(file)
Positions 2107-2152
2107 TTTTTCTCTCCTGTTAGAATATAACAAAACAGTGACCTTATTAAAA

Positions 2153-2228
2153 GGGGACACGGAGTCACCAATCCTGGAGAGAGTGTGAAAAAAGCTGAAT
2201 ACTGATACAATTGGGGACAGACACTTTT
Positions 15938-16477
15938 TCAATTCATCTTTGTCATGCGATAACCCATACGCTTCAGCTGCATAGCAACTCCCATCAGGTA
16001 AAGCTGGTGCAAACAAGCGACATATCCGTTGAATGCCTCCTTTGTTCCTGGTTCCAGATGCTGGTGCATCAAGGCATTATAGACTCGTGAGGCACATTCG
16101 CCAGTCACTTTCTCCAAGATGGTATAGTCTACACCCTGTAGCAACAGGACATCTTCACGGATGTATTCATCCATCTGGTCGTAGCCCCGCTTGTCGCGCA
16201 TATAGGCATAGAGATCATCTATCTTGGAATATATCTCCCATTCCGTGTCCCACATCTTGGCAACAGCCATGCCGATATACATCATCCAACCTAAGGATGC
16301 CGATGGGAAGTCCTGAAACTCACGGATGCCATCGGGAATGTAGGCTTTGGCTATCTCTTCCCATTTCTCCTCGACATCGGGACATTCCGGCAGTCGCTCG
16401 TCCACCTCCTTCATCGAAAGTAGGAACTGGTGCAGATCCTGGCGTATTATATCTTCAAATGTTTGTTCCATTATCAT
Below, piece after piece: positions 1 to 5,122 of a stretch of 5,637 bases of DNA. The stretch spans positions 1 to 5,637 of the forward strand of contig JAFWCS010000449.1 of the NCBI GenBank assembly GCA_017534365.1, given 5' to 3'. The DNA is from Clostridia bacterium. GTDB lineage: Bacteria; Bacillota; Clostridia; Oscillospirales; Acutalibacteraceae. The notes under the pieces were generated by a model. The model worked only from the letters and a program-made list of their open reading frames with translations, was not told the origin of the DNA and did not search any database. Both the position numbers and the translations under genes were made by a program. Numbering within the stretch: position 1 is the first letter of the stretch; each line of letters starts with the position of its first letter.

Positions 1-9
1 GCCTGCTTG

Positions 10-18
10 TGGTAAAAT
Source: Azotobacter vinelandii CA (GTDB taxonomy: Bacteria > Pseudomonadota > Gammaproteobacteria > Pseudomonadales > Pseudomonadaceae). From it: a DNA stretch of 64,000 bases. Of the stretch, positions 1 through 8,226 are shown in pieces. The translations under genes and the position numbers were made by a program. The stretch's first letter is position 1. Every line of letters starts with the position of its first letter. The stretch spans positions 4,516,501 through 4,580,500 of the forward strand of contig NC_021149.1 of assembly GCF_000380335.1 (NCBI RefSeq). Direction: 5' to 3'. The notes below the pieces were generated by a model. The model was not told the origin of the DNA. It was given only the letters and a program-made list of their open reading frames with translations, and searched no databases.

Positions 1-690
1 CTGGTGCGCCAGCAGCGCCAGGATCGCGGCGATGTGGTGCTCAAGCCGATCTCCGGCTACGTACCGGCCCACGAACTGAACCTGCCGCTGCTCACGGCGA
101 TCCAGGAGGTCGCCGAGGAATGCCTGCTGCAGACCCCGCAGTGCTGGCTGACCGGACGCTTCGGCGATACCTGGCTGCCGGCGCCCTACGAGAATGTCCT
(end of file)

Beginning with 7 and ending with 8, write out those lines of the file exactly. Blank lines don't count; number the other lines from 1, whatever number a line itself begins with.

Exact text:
15938 TCAATTCATCTTTGTCATGCGATAACCCATACGCTTCAGCTGCATAGCAACTCCCATCAGGTA
16001 AAGCTGGTGCAAACAAGCGACATATCCGTTGAATGCCTCCTTTGTTCCTGGTTCCAGATGCTGGTGCATCAAGGCATTATAGACTCGTGAGGCACATTCG